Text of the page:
Posted by: Associates in Ophthalmology (NJ) in Eye Health

Comprehensive Eye Exam

Can’t remember the last time you had an eye exam? That’s usually a sign it’s time for your next one! Having regular yearly eye exams is an important part of keeping your body healthy. Keep reading to learn more about why eye exams are necessary!

Comprehensive Eye Exam vs. Vision Screenings

While vision screenings are helpful, they can’t determine your vision and eye health. Sure, they can pick up on if you have a severe vision issue, but for other problems, you need an eye exam.

Comprehensive eye exams are important because they provide an in-depth look at your eyes. They can even help screen for serious health concerns such as diabetes or cancer. The eyes are often one of the first places symptoms start with serious conditions!

What to Expect

There are many different kinds of tests done to get a full evaluation of your eye health and state of your vision. Some tests are sometimes performed during your yearly physical examination.

Two of the most common tests are visual acuity and the Snell chart. With a Snell chart, you cover one eye at a time while looking at the chart.

This chart helps your eye doctor figure out the depth of your vision. Another common test is an ocular motility test.

This helps determine how well your eyes work together. During an ocular motility test, you will follow an object or light with your eyes while you hold your head still.

Some tests you will have never experienced if you haven’t had a comprehensive eye exam before. A stereopsis test will determine if you have normal depth perception.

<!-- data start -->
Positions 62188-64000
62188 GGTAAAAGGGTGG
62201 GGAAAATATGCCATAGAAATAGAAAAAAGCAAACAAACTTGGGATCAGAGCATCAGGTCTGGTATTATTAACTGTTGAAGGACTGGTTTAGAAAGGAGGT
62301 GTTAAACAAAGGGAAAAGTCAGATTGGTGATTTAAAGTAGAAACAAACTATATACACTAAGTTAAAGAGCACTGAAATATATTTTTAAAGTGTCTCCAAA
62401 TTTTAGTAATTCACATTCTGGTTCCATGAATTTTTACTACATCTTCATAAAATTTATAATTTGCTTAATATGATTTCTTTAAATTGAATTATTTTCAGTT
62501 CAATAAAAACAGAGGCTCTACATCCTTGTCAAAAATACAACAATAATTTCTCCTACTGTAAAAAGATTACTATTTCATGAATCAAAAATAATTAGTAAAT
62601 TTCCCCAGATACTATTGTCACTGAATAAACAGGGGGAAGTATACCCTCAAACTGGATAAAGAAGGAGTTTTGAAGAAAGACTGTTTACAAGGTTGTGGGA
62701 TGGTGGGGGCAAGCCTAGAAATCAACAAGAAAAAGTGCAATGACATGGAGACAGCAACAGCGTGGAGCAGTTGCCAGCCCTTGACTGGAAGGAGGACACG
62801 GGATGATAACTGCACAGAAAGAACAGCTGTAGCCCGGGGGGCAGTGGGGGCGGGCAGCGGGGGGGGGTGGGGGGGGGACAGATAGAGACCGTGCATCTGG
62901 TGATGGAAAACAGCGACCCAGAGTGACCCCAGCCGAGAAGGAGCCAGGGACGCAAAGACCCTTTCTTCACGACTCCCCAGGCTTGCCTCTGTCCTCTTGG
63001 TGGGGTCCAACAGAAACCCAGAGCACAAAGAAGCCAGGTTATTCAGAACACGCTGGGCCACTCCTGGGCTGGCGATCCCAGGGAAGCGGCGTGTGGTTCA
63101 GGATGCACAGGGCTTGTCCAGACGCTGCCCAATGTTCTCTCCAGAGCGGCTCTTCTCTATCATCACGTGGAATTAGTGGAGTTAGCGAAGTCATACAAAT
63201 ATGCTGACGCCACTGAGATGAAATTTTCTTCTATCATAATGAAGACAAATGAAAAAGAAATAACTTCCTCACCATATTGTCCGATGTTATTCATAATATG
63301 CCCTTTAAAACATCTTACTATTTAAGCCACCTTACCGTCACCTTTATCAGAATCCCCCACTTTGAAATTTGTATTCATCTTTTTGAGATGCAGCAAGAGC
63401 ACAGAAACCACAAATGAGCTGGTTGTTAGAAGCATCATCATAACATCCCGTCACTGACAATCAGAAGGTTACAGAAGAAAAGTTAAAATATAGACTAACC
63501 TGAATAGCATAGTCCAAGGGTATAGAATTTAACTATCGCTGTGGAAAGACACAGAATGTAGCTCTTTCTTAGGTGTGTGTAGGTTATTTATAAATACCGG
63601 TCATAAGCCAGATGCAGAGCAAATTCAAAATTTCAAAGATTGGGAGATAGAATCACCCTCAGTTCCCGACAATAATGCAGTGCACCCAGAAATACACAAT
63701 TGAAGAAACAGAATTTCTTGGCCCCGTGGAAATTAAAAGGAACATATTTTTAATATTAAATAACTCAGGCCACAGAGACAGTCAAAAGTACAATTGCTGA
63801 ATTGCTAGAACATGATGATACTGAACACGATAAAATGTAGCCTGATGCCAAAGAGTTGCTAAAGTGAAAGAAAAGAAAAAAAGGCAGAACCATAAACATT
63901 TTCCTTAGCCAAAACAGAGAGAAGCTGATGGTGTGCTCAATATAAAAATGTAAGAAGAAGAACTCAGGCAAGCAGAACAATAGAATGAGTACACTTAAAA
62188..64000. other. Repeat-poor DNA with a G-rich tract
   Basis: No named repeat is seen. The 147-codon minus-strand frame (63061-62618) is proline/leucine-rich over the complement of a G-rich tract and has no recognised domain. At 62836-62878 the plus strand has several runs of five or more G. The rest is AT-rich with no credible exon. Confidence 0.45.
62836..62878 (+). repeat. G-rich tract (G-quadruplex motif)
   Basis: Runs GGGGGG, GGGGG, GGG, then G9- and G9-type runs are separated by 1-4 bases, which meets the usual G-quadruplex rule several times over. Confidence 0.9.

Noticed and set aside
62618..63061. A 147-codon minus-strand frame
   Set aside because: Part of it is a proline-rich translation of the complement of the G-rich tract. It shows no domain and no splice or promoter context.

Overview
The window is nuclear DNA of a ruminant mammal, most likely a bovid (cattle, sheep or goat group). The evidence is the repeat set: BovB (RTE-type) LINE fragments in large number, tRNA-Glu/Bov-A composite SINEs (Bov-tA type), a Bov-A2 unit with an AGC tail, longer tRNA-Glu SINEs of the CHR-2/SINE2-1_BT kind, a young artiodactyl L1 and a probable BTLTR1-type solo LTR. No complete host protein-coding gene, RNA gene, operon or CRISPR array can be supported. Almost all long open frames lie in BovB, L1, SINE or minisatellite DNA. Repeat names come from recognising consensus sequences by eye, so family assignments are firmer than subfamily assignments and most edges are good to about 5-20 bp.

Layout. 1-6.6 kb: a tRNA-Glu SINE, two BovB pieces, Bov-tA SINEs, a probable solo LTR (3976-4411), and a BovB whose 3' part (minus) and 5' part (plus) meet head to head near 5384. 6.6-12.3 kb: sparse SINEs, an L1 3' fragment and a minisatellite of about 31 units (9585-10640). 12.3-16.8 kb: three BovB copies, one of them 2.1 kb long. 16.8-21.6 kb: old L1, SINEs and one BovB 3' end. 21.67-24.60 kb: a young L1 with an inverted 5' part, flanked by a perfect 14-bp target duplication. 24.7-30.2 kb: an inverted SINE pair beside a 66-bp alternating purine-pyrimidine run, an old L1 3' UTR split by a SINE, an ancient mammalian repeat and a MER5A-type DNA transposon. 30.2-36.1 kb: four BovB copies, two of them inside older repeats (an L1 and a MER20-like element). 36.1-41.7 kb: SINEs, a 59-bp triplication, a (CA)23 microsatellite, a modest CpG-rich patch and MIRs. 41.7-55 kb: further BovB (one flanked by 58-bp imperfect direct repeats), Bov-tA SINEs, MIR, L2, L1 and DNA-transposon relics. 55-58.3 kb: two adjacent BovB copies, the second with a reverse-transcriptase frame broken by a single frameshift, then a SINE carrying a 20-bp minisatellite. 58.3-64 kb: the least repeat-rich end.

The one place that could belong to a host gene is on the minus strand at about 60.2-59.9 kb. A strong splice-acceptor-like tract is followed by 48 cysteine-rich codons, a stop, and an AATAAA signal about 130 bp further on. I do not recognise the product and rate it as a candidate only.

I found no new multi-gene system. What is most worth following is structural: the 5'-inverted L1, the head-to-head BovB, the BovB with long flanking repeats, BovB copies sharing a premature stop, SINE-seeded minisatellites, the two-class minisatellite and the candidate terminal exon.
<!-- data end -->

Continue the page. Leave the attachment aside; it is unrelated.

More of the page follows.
You may also undergo a color-blindness test. Some tests will help screen you for diseases or complications. The “puff-of-air” test helps determine if you are at risk for or have glaucoma.

This is done by gauging your intraocular pressure. The test is actually painless and only takes a second. If your doctor thinks you may have cataracts, they’ll perform a slit-lamp exam. This allows your eye doctor to look at the structures of your eyes.

Other tests help determine if you need a prescription. An instrument called a phoropter helps determine the level of nearsightedness and farsightedness.

The phoropter is then used during a refraction test. This can also help determine whether you have astigmatism or presbyopia. Autorefractors and aberrometers can also perform this and are often even more precise.

If you need corrective lenses or contacts, your eye doctor will discuss your options. Don’t want glasses or contacts? You can also consider refractive procedures. It’s important to talk to your eye doctor and figure out what’s best for you.

If you’re not sure, you may want to start with glasses and contacts. Many people wear both to help correct their vision. If you do want refractive surgery, you may be a good candidate for LASIK.

Ready to schedule your comprehensive eye exam? Contact Associates in Ophthalmology in Livingston, NJ for your eye appointment today! Don’t your eyes deserve the best care possible?